In 1950, the Philippine government was pushed to the verge of collapse by a well organized, popularly supported, communist insurgency known as the Hukbalahap. No stranger to internal rebellion, the nation again faced a direct challenge to democratic government. The United States, already at war in Korea, was threatened with the loss of a strategic stronghold in the Pacific, and the subversion of a longtime friend and ally.

This study analyzes the Hukbalahap (Huk) Insurrection to determine what conditions led to the near disaster of 1950 and to discover what steps were taken by the governments of the Philippines and the United States to bring the uprising to stop the revolt by 1955. It examines the insurgent movement; its origins, evolution, goals, tactics, and personality; in order to shed new light on a successful anti-insurgency operation. Philippine governments in power during this time are also examined to determine why their anti-Huk policies failed until the appointment of Ramon Magsaysay as Secretary of National Defense in September 1950. As this unique and extremely talented individual began to change the course of the rebellion, American military and economic assistance became vital to his success.

This study also includes an analysis of the functions and roles played by the Joint United States Military Assistance Group-Philippines (JUSMAG) and of a key U.S. advisor, Air Force Lieutenant Colonel Edward G. Lansdale. Without American aid and assistance, the Magsaysay government would not have been able to defeat the Huk -- but aid alone did not stop the insurgency. It required a unique melding of personalities, a revitalization of the Armed Forces of the Philippines (AFP), dedicated efforts by the Philippine government to win back the people's allegiance,


and the right combination of American military advice and economic aid. Lacking any of these essential ingredients, the anti-Huk campaign might well have failed.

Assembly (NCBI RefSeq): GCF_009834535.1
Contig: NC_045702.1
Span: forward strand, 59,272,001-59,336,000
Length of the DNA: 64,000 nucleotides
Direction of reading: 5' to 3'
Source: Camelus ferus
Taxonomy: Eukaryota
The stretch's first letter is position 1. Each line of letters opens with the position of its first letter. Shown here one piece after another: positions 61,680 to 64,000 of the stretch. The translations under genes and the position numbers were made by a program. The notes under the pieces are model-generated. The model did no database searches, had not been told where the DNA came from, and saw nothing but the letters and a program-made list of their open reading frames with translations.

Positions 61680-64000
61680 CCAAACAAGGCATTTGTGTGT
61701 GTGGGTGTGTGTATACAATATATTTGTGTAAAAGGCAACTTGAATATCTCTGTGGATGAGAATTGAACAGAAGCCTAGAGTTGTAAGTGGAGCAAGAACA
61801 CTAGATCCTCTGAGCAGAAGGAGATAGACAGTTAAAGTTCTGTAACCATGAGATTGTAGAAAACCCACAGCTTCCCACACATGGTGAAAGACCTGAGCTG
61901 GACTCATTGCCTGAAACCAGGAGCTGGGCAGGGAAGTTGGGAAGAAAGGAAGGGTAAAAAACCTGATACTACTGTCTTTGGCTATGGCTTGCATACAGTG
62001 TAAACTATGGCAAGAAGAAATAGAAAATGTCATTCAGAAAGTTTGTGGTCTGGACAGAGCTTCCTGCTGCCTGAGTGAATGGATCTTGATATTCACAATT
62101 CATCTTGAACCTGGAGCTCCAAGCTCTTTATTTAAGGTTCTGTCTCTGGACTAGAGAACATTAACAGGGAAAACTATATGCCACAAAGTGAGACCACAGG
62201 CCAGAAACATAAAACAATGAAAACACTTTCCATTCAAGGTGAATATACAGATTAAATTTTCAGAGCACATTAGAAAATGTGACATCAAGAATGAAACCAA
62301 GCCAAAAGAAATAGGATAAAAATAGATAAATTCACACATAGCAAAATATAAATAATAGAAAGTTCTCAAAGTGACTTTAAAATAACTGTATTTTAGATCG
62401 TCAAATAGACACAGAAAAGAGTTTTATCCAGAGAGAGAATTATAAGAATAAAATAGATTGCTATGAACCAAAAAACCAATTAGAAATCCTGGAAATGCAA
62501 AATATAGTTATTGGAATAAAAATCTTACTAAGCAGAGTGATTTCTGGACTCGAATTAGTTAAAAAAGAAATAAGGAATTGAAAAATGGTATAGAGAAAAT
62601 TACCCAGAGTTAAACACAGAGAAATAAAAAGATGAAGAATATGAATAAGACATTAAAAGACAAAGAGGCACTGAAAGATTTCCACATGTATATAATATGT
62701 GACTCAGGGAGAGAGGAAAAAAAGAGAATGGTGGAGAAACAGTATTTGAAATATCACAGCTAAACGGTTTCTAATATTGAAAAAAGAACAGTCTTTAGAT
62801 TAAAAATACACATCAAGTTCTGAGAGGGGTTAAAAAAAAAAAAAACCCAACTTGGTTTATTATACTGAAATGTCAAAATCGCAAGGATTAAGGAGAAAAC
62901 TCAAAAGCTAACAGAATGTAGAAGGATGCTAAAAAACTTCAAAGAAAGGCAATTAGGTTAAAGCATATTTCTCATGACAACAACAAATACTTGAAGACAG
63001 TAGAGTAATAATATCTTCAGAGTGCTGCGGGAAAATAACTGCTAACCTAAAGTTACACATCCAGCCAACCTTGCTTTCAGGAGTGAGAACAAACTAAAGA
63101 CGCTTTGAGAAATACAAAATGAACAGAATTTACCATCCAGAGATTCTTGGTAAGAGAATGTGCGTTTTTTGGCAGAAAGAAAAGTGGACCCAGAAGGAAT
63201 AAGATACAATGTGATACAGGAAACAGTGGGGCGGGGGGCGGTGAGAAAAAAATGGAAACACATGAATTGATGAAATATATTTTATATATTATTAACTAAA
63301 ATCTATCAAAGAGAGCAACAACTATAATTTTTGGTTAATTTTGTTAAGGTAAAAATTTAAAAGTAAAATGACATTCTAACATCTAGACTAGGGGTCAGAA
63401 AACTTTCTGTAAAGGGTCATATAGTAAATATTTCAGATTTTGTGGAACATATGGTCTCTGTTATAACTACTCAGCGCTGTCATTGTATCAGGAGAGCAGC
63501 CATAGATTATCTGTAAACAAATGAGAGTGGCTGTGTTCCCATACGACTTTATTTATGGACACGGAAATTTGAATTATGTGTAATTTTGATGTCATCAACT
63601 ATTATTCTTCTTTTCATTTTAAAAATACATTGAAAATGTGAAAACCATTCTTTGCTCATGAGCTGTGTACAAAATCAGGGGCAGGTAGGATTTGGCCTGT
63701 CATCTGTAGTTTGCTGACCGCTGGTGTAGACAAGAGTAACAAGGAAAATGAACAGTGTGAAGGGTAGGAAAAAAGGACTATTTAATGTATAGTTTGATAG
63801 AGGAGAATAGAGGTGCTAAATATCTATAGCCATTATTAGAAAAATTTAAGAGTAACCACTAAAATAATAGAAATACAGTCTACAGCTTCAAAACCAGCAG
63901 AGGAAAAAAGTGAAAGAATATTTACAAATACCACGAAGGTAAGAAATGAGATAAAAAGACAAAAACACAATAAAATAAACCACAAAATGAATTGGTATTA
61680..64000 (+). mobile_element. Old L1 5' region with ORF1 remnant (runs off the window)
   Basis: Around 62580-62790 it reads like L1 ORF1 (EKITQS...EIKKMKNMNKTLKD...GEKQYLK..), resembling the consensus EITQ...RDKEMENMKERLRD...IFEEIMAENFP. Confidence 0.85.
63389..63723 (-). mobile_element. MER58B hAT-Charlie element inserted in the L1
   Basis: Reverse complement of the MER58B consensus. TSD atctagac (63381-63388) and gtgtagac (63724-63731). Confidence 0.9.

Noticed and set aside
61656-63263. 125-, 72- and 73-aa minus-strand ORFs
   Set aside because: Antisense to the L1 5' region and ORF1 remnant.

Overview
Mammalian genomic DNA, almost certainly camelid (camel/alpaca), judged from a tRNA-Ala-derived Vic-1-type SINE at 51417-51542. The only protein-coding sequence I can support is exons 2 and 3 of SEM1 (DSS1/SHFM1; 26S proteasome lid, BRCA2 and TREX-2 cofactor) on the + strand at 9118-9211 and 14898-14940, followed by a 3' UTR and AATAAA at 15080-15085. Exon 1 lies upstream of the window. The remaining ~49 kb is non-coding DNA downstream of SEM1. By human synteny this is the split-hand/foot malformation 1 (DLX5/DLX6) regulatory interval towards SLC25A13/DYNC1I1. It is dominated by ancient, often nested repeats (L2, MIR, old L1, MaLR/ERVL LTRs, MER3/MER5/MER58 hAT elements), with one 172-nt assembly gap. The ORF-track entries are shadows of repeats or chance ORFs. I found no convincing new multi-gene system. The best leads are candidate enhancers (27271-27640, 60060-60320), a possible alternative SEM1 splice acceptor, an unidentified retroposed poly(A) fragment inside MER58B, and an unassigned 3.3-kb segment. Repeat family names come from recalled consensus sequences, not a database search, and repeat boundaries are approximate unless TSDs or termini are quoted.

This is the story of a once powerful indigenous communist insurgency, of American aid and advice, and of the Philippine government under Ramon Magsaysay. But most of all, it is a story about the Philippine people -- a people frustrated by a string of uncaring and corrupt governments that showed little concern for the country's peasants. With hope and progress, the people would follow any authority regardless of political affiliation. Ramon Magsaysay understood the people he grew up with, and knew what their aspirations were. With American support and assistance he was able to provide what his countrymen wanted and stop the Huk at the very peak of their influence and power.

To examine only military and political actions that occurred between 1946-1955, however, does not tell the entire story. To appreciate the insurrection fully, one must first consider the background and evolution of the Huk movement and of the people of central Luzon. With this preface, the story is placed in context, and one can understand the insurrection and the reasons for its rise and subsequent fall. Under Ramon Magsaysay's enlightened leadership and guidance, the guerrillas were beaten at their own game by Philippine armed forces reborn with pride, competence, professionalism, and a deep devotion to their fellow countrymen.


page created 14 February 2002

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